- A Profar-for-Taveras deal wouldn't make sense for the Rangers at this time, ESPN Dallas' Richard Durrett opines. Rather than deal for another prospect, Durrett argues Texas could move Profar as part of a package for a proven Major League star like David Price or Giancarlo Stanton. Or, the Rangers could simply keep Profar for themselves and instead move Ian Kinsler to first base or the outfield to make room.
Yesterday, the Dodgers narrowed their starter surplus by one when they shipped Aaron Harang to the Rockies for catcher Ramon Hernandez. Here's more on yesterday's swap and other notes out of the Western divisions.
- The Dodgers now have seven starting pitchers, which is more livable that the eight they had yesterday, writes Steve Dilbeck of the Los Angeles Times. Observers might have expected the Dodgers to come away with more in the trade, but GM Ned Colletti has had months to gauge interest from around the majors and this was the best deal that he could find.
- Rangers GM Jon Daniels was asked by Jim Bowden of SiriusXM's MLB Network Radio (on Twitter) if he would consider a swap of Jurickson Profar and Oscar Taveras, but artfully dodged the question. Cardinals GM John Mozeliak recently told Bowden that he would have to consider such an offer if presented with it.
Earlier today, Dave Cameron of Fangraphs explored a hypothetical swap of super-prospects: Rangers shortstop Jurickson Profar and Cardinals outfielder Oscar Taveras. Even if one were to prefer the upside of Taveras to the floor of Profar, Cameron says, the present value of Profar to the middle-infield-hungry Cards tilts clearly in favor of such a deal for St. Louis. For the Rangers, though, Taveras is not quite as clean a fit, as the club would presumably need to move Nelson Cruz to first. And giving up Profar now could hurt the team's chances of landing another hypothetical trade target: Giancarlo Stanton. If Texas asked for the Cardinals to kick in something more to sweeten the deal, however, it would begin to look less attractive to St. Louis. Thus, while St. Louis GM John Mozeliak says he'd have to consider such a deal (Twitter link), Cameron concludes that it is unlikely to materialize.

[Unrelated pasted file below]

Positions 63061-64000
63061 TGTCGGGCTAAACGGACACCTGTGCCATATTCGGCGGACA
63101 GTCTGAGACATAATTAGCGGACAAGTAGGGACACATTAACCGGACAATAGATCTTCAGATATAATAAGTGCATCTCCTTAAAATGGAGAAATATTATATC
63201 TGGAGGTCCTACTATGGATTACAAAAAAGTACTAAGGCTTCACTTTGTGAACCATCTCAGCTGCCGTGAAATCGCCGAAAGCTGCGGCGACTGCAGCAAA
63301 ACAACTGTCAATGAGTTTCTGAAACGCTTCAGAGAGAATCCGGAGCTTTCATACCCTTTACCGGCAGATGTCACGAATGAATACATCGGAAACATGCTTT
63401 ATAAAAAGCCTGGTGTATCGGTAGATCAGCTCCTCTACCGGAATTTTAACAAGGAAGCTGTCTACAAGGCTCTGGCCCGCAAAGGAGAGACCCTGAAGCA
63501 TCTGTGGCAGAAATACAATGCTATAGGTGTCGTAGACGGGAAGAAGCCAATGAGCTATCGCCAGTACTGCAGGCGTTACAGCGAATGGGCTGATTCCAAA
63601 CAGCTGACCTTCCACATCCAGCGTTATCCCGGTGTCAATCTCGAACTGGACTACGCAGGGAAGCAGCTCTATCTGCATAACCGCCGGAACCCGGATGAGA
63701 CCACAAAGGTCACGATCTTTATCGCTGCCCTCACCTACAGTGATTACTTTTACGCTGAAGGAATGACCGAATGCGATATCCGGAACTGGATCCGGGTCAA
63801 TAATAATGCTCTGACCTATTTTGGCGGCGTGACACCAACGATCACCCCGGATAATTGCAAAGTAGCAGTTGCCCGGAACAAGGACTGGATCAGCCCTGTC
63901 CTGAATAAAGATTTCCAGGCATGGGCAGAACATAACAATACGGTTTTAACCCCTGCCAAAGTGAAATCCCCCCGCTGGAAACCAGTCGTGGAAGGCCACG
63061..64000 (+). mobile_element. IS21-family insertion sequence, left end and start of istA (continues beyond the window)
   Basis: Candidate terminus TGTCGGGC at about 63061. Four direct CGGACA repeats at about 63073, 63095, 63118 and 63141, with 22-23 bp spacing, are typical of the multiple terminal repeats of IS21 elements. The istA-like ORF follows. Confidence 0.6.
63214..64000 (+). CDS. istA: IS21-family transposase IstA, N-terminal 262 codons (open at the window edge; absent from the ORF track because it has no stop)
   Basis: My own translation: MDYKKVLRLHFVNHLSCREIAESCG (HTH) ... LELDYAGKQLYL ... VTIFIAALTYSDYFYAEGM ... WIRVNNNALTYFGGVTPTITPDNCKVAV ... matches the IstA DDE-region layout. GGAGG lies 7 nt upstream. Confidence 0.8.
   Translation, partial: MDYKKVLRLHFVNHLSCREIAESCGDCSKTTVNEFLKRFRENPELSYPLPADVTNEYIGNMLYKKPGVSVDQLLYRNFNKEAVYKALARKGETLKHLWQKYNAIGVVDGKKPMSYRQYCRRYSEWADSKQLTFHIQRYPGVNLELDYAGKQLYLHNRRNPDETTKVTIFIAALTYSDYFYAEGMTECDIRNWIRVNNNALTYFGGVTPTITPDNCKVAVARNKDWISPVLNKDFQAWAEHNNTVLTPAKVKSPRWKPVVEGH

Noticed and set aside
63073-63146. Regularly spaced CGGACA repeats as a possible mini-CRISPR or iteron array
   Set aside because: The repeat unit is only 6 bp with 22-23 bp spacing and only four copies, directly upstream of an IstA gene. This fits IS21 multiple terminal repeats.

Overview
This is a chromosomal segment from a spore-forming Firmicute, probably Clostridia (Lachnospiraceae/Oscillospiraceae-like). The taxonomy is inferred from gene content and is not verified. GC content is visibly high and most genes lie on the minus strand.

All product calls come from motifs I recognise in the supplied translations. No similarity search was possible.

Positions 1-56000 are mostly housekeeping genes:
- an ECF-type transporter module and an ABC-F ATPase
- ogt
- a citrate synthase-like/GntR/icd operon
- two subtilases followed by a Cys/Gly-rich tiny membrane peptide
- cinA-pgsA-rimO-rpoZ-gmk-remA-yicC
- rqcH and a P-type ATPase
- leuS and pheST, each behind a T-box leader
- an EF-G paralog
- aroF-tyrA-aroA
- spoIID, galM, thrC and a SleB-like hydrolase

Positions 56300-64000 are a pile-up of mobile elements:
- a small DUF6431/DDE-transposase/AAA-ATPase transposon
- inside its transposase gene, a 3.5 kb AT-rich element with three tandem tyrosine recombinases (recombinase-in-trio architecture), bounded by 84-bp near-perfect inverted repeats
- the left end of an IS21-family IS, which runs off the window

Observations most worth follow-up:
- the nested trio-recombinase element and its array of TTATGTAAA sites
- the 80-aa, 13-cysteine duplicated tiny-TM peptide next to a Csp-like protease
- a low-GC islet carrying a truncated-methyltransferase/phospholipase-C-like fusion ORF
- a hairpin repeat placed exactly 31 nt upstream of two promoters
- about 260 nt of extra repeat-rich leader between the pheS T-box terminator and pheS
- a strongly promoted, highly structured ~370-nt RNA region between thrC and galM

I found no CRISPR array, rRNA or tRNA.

- MLBTR has learned of some additional provisions contained in Elvis Andrus's recent extension, each of which would figure in if the Rangers ever looked to trade the shortstop. In addition to a limited no-trade clause, Andrus would obtain full no-trade protection for the balance of the contract if he is traded at any point. Further, the previously reported vesting club option for 2023 would instead become a player option if Andrus is with a different team when the contract expires in 2022 (assuming, of course, that the deal has not already terminated via one of its opt-out clauses.) The potential club option and player option both vest upon the same 2021-22 plate appearance thresholds.
- The Astros, firmly in rebuilding mode, may well have the right baseball operations leadership to make it successful. Houston GM Jeff Luhnow, the Cardinals' scouting director from 2005-11, is credited with drafting more 2013 Opening Day major leaguers (21) than any other scouting director. Baseball America's Conor Glassey broke down Luhnow's many successes, which make up a sizeable portion of St. Louis's current (and likely future) roster.